US judge upholds state law requiring vaccinations - A federal judge refused Friday to block California’s new vaccination law, which requires children in public and private schools to be inoculated against 10 contagious illnesses and eliminates an exemption based on their parents’ personal beliefs
A federal judge refused Friday to block California’s new vaccination law, which requires children in public and private schools to be inoculated against 10 contagious illnesses and eliminates an exemption based on their parents’ personal beliefs.
“Society has a compelling interest in fighting the spread of contagious diseases through mandatory vaccination of school-age children,” U.S. District Judge Dana Sabraw of San Diego said in denying an injunction against enforcement of the law, sought by 17 parents and four antivaccine organizations.
The right to freely practice one’s religion, one of the rights invoked by opponents of the new law, “does not outweigh the state’s interest in public health and safety,” Sabraw said.
The law was prompted by a measles outbreak in 2014 that was traced to youngsters at Disneyland who hadn’t been vaccinated. Implemented last month, the new measure makes California one of three states, along with West Virginia and Mississippi, to require all schoolchildren to be vaccinated against illnesses such as measles, mumps, tetanus and rubella, regardless of their parents’ religious or personal opposition. The only exceptions are for students with doctor-certified medical exemptions and for disabled students in individual education programs.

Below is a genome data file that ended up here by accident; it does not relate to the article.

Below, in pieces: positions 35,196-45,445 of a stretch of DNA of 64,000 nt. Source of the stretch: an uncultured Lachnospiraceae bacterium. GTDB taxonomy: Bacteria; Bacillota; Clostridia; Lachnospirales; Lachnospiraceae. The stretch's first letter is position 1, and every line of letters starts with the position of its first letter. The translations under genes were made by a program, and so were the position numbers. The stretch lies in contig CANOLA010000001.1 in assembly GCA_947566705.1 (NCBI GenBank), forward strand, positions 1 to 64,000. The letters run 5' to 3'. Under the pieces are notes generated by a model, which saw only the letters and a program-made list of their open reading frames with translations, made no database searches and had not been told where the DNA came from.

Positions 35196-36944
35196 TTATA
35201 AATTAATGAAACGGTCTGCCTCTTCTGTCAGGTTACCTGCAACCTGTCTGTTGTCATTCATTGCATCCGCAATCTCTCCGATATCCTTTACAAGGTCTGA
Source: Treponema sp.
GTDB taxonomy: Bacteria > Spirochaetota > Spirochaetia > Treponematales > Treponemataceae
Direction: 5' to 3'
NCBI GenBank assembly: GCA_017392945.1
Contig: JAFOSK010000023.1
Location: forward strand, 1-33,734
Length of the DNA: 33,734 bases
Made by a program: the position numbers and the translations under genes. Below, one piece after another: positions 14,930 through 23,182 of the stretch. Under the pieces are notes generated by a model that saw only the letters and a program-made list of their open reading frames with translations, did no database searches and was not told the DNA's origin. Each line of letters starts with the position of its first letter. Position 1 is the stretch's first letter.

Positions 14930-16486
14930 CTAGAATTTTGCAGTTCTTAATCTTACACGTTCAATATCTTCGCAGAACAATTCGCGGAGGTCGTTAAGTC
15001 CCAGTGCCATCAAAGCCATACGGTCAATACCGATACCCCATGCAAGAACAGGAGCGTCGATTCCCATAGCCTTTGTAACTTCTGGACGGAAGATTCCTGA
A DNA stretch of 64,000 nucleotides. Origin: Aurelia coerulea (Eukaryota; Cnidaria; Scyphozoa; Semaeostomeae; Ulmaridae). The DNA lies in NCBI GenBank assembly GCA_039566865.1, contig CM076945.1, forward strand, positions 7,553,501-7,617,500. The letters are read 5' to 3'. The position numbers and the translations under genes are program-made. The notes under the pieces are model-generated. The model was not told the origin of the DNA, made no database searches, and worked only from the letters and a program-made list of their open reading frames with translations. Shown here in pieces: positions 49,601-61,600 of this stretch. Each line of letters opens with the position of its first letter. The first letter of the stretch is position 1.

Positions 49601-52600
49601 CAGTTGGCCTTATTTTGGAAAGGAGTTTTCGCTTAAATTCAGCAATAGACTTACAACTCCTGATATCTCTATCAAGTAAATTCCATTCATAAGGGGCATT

While the law says that all children must be vaccinated, it requires parents to provide immunization records only when a student is entering kindergarten or the seventh grade. That means an elementary-school student with a previous parental exemption does not need to be vaccinated until the seventh grade, and students in the eighth grade or higher with a past exemption won’t require any vaccinations.
Plaintiffs in the lawsuit say 33,000 students in California whose parents oppose vaccinations are enrolling in either kindergarten or the seventh grade and will be denied enrollment unless they agree to be vaccinated.
The law “has made second-class citizens out of children who for very compelling reasons are not vaccinated,” plaintiffs’ attorney Robert Moxleysaid in announcing the suit July 1. Opponents went to court after failing to qualify a state ballot referendum to undo the law.
Sabraw, in his ruling, said the California Supreme Court had upheld mandatory vaccination for schoolchildren as long ago as 1890. He also cited a 1944 U.S. Supreme Court ruling that prohibited a young girl from distributing religious literature on the streets in violation of a Massachusetts child-labor law. The family’s claim of religious freedom in that case “does not include liberty to expose the community or the child to communicable disease,” the high court said.
The right to an education, strongly protected by California law, must give way to the public interest in protecting children’s health, he said.
State Sen. Richard Pan, D-Sacramento, sponsor of the vaccine law, praised the ruling and said that “our schools are already becoming safer” because of the strengthened vaccination requirement.